Book Review: Space Opera by Catherynne M. Valente

“Once upon a time on a small, watery, excitable planet called Earth, in a small, watery, excitable country called Italy, a soft-spoken, rather nice-looking gentleman by the name of Enrico Fermi was born into a family so overprotective that he felt compelled to invent the atomic bomb.”

When I read the opening of the book, I was instantly hooked. I couldn’t wait for it to arrive by mail and get it to my hands. This had to be good, but it did not deliver and not because of the opening was better than the rest of the book, the opposite in fact. It was hard to find the plot and characters under all the bombardment of words. I didn’t have time to breathe from the whimsical, clever words crammed in one sentence. While some made me smile (those with substance) a good deal of felt like empty clatter.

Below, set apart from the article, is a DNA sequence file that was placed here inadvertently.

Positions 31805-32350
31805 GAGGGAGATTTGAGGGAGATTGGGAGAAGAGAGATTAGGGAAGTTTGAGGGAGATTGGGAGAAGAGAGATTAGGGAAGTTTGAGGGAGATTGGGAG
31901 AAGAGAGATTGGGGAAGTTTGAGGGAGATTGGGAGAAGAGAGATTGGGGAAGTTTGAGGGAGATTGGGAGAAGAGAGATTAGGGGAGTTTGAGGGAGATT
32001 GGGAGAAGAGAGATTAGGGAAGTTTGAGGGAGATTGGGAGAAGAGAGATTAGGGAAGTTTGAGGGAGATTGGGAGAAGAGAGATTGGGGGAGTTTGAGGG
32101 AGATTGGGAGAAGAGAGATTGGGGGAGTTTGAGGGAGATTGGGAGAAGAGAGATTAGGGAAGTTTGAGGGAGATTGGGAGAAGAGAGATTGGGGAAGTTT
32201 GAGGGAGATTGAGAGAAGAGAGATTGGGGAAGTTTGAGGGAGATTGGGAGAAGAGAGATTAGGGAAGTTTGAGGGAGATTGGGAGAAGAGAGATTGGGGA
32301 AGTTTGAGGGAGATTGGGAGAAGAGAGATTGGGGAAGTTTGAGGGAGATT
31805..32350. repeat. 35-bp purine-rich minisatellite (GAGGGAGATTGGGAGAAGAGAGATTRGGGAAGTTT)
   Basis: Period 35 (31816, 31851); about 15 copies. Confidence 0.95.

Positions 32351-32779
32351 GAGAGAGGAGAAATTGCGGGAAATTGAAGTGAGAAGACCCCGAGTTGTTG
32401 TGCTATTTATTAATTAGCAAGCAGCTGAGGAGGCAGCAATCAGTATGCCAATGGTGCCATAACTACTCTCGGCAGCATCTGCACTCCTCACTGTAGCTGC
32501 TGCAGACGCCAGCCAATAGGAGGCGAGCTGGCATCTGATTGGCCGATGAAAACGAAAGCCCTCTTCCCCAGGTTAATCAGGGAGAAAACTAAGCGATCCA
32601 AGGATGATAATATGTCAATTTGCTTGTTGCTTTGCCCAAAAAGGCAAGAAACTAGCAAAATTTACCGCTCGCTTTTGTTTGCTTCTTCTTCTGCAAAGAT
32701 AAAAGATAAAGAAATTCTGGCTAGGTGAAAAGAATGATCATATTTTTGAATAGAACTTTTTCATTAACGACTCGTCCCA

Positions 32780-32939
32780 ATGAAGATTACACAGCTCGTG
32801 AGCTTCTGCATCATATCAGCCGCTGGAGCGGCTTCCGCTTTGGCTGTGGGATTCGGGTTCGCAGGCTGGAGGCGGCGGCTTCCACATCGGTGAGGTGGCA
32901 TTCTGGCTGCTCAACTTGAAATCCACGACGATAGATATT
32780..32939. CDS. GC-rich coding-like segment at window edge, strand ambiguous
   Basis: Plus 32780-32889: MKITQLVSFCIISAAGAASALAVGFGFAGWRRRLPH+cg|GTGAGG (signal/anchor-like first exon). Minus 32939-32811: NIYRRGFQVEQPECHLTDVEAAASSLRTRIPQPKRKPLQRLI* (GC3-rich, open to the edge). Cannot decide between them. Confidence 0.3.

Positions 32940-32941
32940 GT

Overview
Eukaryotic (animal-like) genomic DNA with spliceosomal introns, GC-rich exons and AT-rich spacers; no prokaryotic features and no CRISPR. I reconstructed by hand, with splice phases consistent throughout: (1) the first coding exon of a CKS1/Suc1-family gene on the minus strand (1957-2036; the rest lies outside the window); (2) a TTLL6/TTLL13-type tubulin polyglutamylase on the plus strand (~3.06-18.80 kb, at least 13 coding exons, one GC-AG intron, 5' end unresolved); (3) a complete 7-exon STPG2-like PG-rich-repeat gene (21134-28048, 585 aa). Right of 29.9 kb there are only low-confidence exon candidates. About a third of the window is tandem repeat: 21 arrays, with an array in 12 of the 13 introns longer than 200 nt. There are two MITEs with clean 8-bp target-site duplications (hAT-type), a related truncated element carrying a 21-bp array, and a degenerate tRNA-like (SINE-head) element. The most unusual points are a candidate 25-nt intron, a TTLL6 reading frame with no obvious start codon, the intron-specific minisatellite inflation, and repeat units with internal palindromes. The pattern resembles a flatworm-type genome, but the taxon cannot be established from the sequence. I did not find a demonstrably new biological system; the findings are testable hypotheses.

I didn’t get attached to the main characters: Decibel Jones or Oort or the plot. While I loved the plot’s premise, the rest caused me to have mixed feelings about the book. Still, while I read, I enjoyed the weird descriptions of the different alien species, moralizing about war, and questions what is life all about, but they were so easy to miss under all the bizarre nouns and adjectives.

I wonder now if I should have listened to this book instead of reading it as I have heard the audiobook is a blast. If I will ever revisit this book, I will go with the audiobook version. One final note: while I complain about the writing, I have to highlight that it was what drew me in the first place. Catherynne M. Valente can write. She is funny and insightful. There is no doubt about that, but even funny needs a break and breathing room to be funny.

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